Gentlemen, if you want to get a second date, you may want to put some Drake on.
A new study has found that women find men more sexually attractive after listening to 'highly arousing' music.
The findings suggest that music has the power to influence human behaviour with regard to partner selection.
If you aren't sure whether or not you fancy your date, you may want to put some sexy music like Drake on while you get ready. A new study has found that women find men more sexually attractive after listening to 'highly arousing' music (stock image right)
In their study, the researchers presented 96 heterosexual participants with musical excerpts, followed by a photograph of a face from the opposite sex with a neutral facial expression.
Participants were asked to assess the face in terms of its attractiveness on a scale, and say whether they would date the person pictured.
To test the effect of the music, in another study, participants were shown faces without the music.
The results showed that female participants rated the male faces as more attractive and were more willing to date the men pictured when previously exposed to music.
In particular, highly stimulating and complex music led to the greatest effect.
Surprisingly, this effect was not seen among male participants.
Researchers from the University of Vienna looked at the effect of music on sexual attraction.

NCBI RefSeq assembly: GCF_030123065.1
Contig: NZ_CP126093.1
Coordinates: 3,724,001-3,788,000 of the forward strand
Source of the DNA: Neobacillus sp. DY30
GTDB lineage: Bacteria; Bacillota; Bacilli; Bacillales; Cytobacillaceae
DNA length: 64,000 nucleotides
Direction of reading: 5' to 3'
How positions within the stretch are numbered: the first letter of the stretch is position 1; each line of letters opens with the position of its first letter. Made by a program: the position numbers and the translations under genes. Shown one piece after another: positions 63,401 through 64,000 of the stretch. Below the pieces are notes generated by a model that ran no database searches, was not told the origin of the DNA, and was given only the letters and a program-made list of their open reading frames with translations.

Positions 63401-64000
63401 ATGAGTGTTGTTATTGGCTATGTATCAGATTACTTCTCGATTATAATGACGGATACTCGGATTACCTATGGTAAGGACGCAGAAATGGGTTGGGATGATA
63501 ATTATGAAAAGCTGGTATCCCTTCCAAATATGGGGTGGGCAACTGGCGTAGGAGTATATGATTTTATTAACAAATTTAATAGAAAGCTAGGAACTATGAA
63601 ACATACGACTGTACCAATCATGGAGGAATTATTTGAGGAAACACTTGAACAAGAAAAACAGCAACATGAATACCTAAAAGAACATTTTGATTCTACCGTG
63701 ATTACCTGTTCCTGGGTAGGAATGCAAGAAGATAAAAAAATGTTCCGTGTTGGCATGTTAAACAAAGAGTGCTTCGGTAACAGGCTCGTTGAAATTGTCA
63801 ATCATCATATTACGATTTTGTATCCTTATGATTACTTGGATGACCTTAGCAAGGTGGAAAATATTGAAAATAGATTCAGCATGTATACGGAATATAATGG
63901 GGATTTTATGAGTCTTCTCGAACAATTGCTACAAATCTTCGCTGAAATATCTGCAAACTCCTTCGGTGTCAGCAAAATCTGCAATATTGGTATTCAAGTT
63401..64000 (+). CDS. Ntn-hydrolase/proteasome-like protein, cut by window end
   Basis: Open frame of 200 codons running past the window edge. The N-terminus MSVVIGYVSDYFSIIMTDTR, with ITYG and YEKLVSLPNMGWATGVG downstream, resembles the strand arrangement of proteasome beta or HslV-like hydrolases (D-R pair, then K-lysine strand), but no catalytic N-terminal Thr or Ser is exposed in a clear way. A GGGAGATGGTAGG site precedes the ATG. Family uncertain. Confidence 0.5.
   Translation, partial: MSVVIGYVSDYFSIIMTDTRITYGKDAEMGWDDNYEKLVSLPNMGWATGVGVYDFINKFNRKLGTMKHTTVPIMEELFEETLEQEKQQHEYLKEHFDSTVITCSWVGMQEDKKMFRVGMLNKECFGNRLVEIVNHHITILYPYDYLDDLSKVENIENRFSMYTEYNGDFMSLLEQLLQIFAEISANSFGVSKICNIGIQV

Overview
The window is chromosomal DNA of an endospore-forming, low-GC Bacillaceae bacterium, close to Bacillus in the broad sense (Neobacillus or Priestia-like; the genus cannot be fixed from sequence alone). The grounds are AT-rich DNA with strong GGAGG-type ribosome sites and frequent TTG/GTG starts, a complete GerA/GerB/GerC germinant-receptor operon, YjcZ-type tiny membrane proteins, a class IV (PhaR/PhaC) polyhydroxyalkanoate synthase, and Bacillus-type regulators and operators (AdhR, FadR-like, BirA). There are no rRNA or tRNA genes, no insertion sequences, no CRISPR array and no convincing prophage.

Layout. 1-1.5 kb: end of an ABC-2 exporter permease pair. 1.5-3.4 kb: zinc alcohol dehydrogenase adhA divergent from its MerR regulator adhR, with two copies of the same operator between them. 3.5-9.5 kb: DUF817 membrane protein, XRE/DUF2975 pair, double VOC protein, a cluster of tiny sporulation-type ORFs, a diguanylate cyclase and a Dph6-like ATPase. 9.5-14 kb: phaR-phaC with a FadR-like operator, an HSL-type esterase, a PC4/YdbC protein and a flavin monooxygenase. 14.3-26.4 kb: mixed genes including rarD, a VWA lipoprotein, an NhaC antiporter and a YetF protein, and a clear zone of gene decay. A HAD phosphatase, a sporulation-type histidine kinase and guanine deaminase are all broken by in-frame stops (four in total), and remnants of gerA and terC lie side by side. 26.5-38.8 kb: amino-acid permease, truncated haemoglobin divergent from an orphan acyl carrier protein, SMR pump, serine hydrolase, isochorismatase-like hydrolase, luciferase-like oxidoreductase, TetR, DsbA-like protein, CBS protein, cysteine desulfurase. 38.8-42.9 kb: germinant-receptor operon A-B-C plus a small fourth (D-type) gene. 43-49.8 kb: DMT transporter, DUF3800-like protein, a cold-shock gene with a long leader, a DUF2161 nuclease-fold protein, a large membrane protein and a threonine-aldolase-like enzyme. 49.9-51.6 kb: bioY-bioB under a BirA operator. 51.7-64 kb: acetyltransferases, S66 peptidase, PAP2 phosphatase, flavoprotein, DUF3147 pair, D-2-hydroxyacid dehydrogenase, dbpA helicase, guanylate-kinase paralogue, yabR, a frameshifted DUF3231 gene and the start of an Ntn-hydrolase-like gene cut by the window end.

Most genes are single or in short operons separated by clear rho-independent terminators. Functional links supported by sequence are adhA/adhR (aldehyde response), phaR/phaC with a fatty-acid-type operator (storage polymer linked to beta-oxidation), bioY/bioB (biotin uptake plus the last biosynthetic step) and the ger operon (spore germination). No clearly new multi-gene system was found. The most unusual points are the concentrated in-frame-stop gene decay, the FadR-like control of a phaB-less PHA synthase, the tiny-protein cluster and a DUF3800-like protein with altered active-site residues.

Helmut Leder, one of the authors of the study, said: 'Facial attractiveness is one of the most important physical characteristics that can influence the choice of a partner.
'We wanted to find out how music can alter the perception of this feature.'
Since music is usually experienced in a social context, the researchers were interested to see if it influenced the visual perception of faces.
Manuela Marin, lead author of the study, said: 'There is some evidence in the psychological literature that so-called arousal transfer effects can occur if two stimuli are processed consecutively.
'The processing of the first stimulus produces internal arousal, i.e. increased physiological activity, which is then attributed to the second stimulus.
'This mostly unconscious mechanism can then influence our actions, in this case, the choice of a partner.'
In their study, the researchers